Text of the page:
In the small town of Homs, Syria, Meera Tawil ’14 awoke to the sound of shell fire and the sight of tanks outside of her window. What was originally a normal teenage lifestyle devolved into chaos when the Syrian conflict began in Daraa and spread to Homs in 2011.
“It wasn’t easy to wake up and see soldiers everywhere and feel like I was living in a war,” said Tawil. “It was really hard to get through daily life. It was really hard to study for exams. It was really hard to sleep at night. It was even hard to stay optimistic. Things got worse from there.”
Noah Gottschild, Senior Policy Advisor for Humanitarian Response at Oxfam America, and Tawil both addressed Andover students and faculty on Friday in Kemper Auditorium, focusing on the current plight of Syrian civilians.
During the presentation, Tawil shared the story of her friend Maya, who was killed on her way to a party. “On the way there, armed people stopped the car. The armed people shot them in the car without even asking them where they were from or their political views or what religion they were. They just shot them,” said Tawil.
Tawil said that Maya did not die immediately and was able to call her family and friends to inform them. They, in turn, contacted the Syrian army responsible for protecting the town. The army refused to help, stating they could not risk their lives to save just one individual. Two other friends were shot and killed that night, said Tawil.
“People our age are dying, and for what reason? Is this the cost of freedom? Because if this is the cost of freedom, I don’t want this freedom,” said Tawil.
After the war’s arrival in Homs, Tawil and her family moved north to Aleppo, where Tawil’s school was bombed two months later.
“My home doesn’t exist anymore; my family is in danger; half of my friends are injured or dead. The children who used to play in our neighborhood aren’t there anymore because now they’re either refugees in camps, dead or are orphans,” said Tawil.
She continued, “People who have met me here would notice that I always have a smile on my face and I don’t look like a sad person and I look like a normal person. But the ones of you who have spent time with me know that a single burst of popcorn will make me freak out and when a plane goes by I put my hands over my ears and walk like nothing is going on. There’s a lot of things in normal life that people don’t notice, but, to me, they’re daily reminders of the things I’ve seen and the things I’ve lost and the people I’ve lost.”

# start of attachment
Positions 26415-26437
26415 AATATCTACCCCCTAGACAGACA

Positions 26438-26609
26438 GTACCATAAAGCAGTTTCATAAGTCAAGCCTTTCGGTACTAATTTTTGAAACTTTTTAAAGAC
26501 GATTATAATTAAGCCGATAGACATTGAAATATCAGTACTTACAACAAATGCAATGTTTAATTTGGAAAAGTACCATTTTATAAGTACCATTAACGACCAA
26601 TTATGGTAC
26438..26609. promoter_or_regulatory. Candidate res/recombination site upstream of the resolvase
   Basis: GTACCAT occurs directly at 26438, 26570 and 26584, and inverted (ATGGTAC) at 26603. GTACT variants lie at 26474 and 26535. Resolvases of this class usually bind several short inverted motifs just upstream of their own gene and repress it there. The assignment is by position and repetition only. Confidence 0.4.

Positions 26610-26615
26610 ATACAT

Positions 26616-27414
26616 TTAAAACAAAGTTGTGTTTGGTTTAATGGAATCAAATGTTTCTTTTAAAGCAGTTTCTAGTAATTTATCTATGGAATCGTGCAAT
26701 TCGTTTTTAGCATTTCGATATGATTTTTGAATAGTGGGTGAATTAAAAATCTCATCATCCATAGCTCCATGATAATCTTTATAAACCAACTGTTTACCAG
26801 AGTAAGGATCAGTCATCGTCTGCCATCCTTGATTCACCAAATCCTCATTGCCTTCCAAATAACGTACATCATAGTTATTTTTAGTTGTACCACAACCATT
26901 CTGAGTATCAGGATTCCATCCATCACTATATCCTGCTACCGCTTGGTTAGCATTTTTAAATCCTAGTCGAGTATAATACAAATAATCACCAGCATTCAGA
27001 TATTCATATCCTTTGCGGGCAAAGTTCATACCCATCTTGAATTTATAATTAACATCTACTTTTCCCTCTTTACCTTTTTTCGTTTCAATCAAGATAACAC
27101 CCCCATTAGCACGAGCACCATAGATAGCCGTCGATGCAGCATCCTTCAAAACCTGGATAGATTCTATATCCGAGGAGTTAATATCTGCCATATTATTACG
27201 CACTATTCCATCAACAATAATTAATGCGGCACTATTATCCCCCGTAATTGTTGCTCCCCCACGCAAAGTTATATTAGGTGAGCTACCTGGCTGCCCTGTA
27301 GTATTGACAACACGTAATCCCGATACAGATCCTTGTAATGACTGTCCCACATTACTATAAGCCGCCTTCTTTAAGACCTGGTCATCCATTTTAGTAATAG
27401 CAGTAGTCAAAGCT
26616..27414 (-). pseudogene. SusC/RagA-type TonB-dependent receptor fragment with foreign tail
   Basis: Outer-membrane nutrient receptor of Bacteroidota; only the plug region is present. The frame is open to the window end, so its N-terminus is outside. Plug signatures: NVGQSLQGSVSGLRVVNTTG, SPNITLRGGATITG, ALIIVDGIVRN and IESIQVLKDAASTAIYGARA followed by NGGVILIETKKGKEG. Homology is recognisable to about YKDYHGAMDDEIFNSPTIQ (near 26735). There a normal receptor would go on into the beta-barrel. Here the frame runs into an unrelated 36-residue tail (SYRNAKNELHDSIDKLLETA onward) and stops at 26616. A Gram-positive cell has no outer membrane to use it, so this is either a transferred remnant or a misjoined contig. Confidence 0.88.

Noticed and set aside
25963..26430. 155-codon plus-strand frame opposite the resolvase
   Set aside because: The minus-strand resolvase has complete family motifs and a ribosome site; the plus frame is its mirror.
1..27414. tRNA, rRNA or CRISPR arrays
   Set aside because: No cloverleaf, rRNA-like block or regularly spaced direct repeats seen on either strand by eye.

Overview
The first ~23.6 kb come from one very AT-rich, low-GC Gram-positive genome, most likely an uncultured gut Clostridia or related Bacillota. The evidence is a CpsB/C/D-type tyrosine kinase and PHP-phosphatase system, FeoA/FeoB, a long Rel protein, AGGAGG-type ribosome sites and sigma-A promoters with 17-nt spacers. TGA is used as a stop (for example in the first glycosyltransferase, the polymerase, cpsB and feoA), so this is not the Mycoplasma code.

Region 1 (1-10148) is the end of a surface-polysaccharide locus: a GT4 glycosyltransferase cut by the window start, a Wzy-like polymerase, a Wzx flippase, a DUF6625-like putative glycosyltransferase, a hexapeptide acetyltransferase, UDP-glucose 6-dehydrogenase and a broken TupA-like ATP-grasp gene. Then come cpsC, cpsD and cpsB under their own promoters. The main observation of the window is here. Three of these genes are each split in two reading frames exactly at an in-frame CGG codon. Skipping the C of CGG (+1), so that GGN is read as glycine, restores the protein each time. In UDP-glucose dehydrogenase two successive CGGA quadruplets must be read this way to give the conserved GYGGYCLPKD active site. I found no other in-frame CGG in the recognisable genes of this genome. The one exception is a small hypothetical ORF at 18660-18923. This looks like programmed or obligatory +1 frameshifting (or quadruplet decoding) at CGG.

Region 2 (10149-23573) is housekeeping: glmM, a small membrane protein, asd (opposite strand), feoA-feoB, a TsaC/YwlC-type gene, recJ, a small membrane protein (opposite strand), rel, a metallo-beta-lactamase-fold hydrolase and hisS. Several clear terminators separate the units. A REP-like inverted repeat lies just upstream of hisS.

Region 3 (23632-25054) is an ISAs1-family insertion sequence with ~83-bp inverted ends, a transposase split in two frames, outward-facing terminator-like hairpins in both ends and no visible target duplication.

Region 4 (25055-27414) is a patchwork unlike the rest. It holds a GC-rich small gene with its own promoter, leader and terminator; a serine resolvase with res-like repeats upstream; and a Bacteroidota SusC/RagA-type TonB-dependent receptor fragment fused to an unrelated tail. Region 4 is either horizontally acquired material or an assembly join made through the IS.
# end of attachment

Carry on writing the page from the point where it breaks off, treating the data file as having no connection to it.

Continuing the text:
Gottschild said that the situation in Syria is currently the largest humanitarian crisis in the world.
“It’s really the crisis of our time, and it is fundamentally changing the way the Middle East is functioning. How we respond or don’t respond will determine the lives of millions of people. It’s fundamentally important that we get this right. There are too many lives on the line not to,” said Gottschild in an interview with The Phillipian.
Friday’s presentation was the first time Tawil has shared stories of her life in Syria with the larger Andover community since she arrived on campus this fall.
“Andover kids are really into politics. Every time someone finds out I’m from Syria, they ask what I think about the regime or the rebels. They never ask me about people’s lives there,” said Tawil in an interview with The Phillipian. “This was an opportunity to give a new perspective because in their mind, Syria is a place of terrorism. They really don’t see it as a place of a humanitarian crisis. I wanted people to see it from that perspective and I’m happy that people now know another side of the story and have heard the Syrian people’s voice.”
At Oxfam, Gottschild tracks refugee population development in Sudan, South Sudan, Democratic Republic of the Congo and Syria by communicating with colleagues in each country. He then takes this information to the media or the appropriate department of the U.S. government to maximize awareness.
Although the crisis is mounting, Gottschild maintains hope for Syria. The Geneva II Middle East Peace Conference is an upcoming international summit that will bring together the Syrian regime and Syrian rebel factions to discuss a new government for the country, said Gottschild.
Clint Yoo ’14 arranged the presentation as a continuation of a project he undertook last spring in which he made a film to raise awareness of the Syrian crisis. After contacting NGOs, conducting research and holding interviews, Yoo published a video entitled “Stand Up for Syria.” The video reached over 330,000 views on YouTube.
Yoo said the talk was everything he hoped for. “Meera’s personal story truly moved everyone in that room that night. Noah Gottschild’s informative and insightful speech about his experience working on the Syrian crisis, I believe, also provided a comprehensive context of the problem in Syria, as well as the problem in the US, in its support to Syria,” said Yoo.